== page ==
Caiman Is on the Menu for Famed Brazilian Jungle Cat, “Mick Jaguar,” as Captured by Justin Black, Founder of Visionary Wild, in The Pantanal
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Typically, coincidences are just fun (and sometimes creepy), but I recently experienced one that resulted in PhotographyTalk bringing you the following spectacular series of wildlife images from the Pantanal wetlands in Brazil.
During a recent Friday evening, I was watching Ironman 3, while my wife, was surfing on her iPad, as she often does. She then tapped my arm (or maybe it was an elbow to the ribs) and directed my attention from Robert Downey, Jr. and however he was saving the world for a third time, to photographs she found of a Brazilian jaguar attacking a caiman and dragging it through the water to the shore to become the jaguar’s meal.
Then, the following Tuesday while on a call with Justin Black, the founder of Visionary Wild, one of PhotographyTalk’s longtime vendor/partners. He wanted to share with me some photos he took during Visionary Wild’s recent Jaguar of the Pantanal II Expedition/Workshop, August 30–September 8. Of course, they were the same sequence of photos my wife had found the previous night online. Coincidence completed!
I shouldn’t have been surprised, as Justin and his guest photographers/instructors lead groups of passionate photographers to some of the world’s wildest places throughout the year. In fact, my senior writer had penned an article about the Pantanal trip, which was uploaded to the site during April.
Brazil’s Pantanal is the world’s largest continental wetlands and boasts the highest density of jaguars anywhere. For decades, however, naturalists, environmentalists and some of the world’s greatest wildlife photographers spent many hours, days and weeks in frustrating and bewildering searches for the very elusive jaguar. It’s only recently that new methods were introduced, such as “flotels” (floating hotels), that allow not only the professionals, but also amateur photographers to spend all their expedition/workshop time in the Pantanal, on the water, significantly improving the likelihood of seeing and photographing these marvelous cats.
During this Visionary Wild expedition, Justin and Jeff Foott, a famed wildlife photographer and filmmaker and repeated visitor to the Pantanal, learned that a jaguar well known to biologists had been spotted in the area. He had been affectionately (and cleverly named) “Mick Jaguar.” On a bright, sunny day, Justin, Jeff and the workshop participants were on the Cuiaba River, when suddenly there was Mick slinking along the far shore with his attention focused on a caiman sunning himself on the near shore. Because they live in a wetlands environment, jaguars are good swimmers; so Mick proceeded to swim the short distance, approaching from behind the caiman, which didn’t seem to notice the cat at all. As revealed in Justin’s amazing series of images, Mick pounced on the 150-pound caiman, struggling at first to grab it behind the neck. Both animals stumbled into the water, where Mick was able to secure the caiman, drag it to the opposite shore, disappear into the jungle and make a meal of tender caiman meat (Do you think it tastes like chicken to the jaguar?).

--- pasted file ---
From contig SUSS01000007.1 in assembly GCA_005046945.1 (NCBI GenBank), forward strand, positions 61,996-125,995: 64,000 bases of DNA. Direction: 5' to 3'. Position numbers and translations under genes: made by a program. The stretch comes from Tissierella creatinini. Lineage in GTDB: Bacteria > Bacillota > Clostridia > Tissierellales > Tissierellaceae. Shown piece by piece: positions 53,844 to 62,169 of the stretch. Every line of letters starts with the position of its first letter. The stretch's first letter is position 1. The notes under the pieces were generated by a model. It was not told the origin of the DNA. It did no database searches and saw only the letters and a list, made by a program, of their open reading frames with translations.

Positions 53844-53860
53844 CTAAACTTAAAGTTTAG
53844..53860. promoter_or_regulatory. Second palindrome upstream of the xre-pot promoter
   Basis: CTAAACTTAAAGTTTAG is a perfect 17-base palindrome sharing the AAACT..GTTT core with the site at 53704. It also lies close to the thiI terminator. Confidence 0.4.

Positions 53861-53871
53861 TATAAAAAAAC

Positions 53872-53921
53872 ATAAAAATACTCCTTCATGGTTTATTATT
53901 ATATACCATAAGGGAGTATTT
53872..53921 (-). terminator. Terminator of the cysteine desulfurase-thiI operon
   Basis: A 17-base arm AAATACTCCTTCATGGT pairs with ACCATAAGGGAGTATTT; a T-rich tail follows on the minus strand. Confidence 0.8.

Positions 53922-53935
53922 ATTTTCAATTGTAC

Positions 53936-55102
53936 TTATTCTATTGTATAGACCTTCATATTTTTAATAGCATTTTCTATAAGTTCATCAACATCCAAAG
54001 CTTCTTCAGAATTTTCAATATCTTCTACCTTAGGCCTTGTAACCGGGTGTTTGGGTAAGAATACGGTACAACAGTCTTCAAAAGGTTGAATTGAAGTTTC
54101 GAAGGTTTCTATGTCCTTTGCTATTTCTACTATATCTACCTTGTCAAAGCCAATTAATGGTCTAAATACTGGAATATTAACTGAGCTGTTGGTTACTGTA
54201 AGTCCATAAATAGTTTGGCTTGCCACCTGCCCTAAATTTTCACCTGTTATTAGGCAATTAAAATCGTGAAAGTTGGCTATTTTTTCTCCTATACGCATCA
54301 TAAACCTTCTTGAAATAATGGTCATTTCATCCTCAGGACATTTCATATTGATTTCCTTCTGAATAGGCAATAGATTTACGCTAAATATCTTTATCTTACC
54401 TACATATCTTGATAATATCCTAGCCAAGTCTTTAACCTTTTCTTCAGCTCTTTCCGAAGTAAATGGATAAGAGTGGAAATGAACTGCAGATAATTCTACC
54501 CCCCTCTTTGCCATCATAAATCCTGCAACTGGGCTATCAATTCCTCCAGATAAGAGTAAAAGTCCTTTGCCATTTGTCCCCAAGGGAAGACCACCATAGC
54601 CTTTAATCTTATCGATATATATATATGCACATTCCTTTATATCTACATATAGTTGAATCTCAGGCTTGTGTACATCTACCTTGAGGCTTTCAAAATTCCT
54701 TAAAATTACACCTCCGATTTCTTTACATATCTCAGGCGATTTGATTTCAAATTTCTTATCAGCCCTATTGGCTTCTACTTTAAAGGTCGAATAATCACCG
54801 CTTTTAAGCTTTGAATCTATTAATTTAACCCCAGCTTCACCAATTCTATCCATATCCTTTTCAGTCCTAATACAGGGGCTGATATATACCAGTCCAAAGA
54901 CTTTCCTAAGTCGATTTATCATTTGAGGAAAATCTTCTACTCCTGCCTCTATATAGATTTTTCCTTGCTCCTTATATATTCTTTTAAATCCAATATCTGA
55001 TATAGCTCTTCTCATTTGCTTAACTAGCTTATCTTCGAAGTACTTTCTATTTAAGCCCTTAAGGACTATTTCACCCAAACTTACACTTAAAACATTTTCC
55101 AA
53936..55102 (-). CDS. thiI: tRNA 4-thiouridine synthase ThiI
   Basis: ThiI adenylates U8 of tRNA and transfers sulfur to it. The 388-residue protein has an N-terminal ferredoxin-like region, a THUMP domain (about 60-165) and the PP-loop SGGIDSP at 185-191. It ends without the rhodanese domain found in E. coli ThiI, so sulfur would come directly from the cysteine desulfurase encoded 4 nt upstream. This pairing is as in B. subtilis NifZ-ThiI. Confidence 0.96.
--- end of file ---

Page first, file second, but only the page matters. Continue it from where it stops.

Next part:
No doubt, the Visionary Wild workshop participants received a total return on their investment for the Pantanal expedition within those few minutes. Although photographing jaguars may be the highlight of such a trip, the Pantanal is home to an enormous diversity of fauna. These include 80 species of mammals, 650 bird, 50 reptile and 400 fish. Here is where Jabiru stork, heron, ibis and ducks come in huge numbers to breed as well as camera 26 species of parrots, including the hyacinth macaw, the world’s largest parrot. Here is also where the giant anaconda lives, and the world’s largest river otter.
Fortunately, you didn’t miss this once-in-a-lifetime opportunity, as Justin and Jeff will lead 6 photographers into the Brazilian wetlands again during August 2014 for another Jaguars of the Pantanal photography expedition/workshop. Not only will you have this spectacular environment and wildlife to capture, but also expert instruction to make sure you bring home images similar to Justin’s.
For complete information and to register, click here.
If you’re not the jungle-expedition type or will be unable to join the 2014 workshop group, then you can obtain one of Justin’s images that are available in 2 sizes. He is only offering 14 special, limited-edition prints of the climatic scene when Mick Jaguar grabs the caiman by the neck, so ordering yours today would be a good idea. Click here for all the details.
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